Article  PubMed  Google Scholar 

  44. Schuelke M: An economic method for the fluorescent labeling of PCR fragments. Nature Biotechnology. 2000, 18: 233-234. 10.1038/72708.

    Article  CAS  PubMed  Google Scholar 

  45. Yerle M, Pinton P, Robic A, Alfonso A, Palvadeau Y, Delcros C, Hawken R, Alexander L, Beattie C, Schook L, Milan D, Gellin J: Construction of a whole-genome radiation hybrid panel for high resolution gene mapping in pigs. Cytogenet Cell Genet. 1998, 82: 182-188. 10.1159/000015095.

    Article  CAS  PubMed  Google Scholar 

  46. Yerle M, Pinton P, Delcros C, Arnal N, Milan D, Robic A: Generation and characterization of a 12,000-rad radiation hybrid panel for fine mapping in pig. Cytogenet Genome Res. 2002, 97: 219-228. 10.1159/000066616.

    Article  CAS  PubMed  Google Scholar 

  47. Milan D, Hawken R, Cabau C, Leroux S, Genet C, Lahbib Y, Tosser G, Robic A, Hatey F, Alexander L, Beattie C, Schook L, Yerle M, Gellin J: IMpRH server: an RH mapping server available on the Web. Bioinformatics. 2000, 16: 558-559. 10.1093/bioinformatics/16.6.558.

    Article  CAS  PubMed  Google Scholar 

  48. de Givry S, Bouchez M, Chabrier P, Milan D, Schiex T: CARHTA GENE: multipopulation integrated genetic and radiation hybrid mapping. Bioinformatics. 2005, 21: 1703-1704. 10.1093/bioinformatics/bti222.

    Article  CAS  PubMed  Google Scholar 

  49. Green P, Falls K, Crooks S: Documentation for CRIMAP. (version 2.4). 1990, St Louis, Missouri, Washington University School of Medicine

    Google Scholar 

Download references


This work was funded by INRA and the Natural Science Foundation of China (30425045). JM is supported by a PhD grant from INRA Animal Genetics Division. Genotyping for INRA population were performed on the Genomic Platform of Genotoul We are grateful to Dr. Bertrand Servin for improving the English text.

Author information

Authors and Affiliations


Corresponding authors

Correspondence to Lusheng Huang or Denis Milan.

Additional information

Authors' contributions

JM performed the genotyping for INRA population and RH panel, analyzed the data and drafted the manuscript. NI assisted in performing the experiments and validated the data. YD, WH, BG performed the genotyping for JXAU population. JR participates in the design. LH and DM co-supervised the work. DM conceived the study and finalized the manuscript. All authors have read and approved the final manuscript.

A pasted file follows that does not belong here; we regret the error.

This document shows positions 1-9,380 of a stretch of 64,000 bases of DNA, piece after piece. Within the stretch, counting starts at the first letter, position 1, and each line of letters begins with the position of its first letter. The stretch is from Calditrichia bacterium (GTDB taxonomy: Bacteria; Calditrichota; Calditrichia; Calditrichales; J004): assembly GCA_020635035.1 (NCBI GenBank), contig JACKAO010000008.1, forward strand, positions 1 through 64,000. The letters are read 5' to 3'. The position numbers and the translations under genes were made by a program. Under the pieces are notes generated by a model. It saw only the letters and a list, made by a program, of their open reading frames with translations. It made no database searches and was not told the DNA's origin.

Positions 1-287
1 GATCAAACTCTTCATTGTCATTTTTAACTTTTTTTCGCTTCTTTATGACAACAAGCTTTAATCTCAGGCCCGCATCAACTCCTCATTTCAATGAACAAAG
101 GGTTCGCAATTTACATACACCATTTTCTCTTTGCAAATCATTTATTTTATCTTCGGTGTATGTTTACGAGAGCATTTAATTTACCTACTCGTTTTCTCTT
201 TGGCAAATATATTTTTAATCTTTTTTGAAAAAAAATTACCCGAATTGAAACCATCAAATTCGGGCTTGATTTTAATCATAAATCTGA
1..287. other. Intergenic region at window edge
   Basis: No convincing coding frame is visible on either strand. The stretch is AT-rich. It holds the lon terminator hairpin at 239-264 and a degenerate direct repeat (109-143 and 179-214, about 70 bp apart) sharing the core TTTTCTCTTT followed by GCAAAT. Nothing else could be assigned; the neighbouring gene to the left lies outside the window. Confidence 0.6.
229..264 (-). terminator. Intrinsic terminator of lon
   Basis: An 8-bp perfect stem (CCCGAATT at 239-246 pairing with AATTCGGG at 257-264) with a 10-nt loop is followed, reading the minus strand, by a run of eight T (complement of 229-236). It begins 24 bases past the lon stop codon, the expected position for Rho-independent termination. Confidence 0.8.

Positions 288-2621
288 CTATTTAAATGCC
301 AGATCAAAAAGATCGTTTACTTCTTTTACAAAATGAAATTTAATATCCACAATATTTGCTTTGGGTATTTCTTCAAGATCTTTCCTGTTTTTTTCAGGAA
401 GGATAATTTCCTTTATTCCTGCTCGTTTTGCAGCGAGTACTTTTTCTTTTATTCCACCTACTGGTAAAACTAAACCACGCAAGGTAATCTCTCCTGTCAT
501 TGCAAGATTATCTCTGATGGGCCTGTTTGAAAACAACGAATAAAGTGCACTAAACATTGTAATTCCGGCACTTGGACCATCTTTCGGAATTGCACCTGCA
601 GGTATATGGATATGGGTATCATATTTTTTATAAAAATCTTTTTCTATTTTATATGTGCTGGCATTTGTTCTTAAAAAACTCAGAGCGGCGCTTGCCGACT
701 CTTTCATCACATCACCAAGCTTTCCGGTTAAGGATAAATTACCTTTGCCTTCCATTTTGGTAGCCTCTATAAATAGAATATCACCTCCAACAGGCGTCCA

Electronic supplementary material

Additional file 1: Table S1. Information about the 33 markers developed in this study. (DOC 148 KB)

Additional file 2: Figure S1. Haplotypes carried by the 6 F0 Meishan females. (DOC 164 KB)


Additional file 3: Figure S2. Pedigree structure of some F1 animals' parents in different generations of Meishan pigs bred at INRA to determine if the haplotype 4311 associated with low recombination found in 3 F1 sows is IBD or IBS. (DOC 74 KB)

Authors’ original submitted files for images

Below are the links to the authors’ original submitted files for images.

Authors’ original file for figure 1

Rights and permissions

Open Access This article is published under license to BioMed Central Ltd. This is an Open Access article is distributed under the terms of the Creative Commons Attribution License ( ), which permits unrestricted use, distribution, and reproduction in any medium, provided the original work is properly cited.

Reprints and permissions

About this article

Cite this article

Ma, J., Iannuccelli, N., Duan, Y. et al. Recombinational landscape of porcine X chromosome and individual variation in female meiotic recombination associated with haplotypes of Chinese pigs. BMC Genomics 11, 159 (2010).

Download citation

  • Received:

  • Accepted:

  • Published:

  • DOI: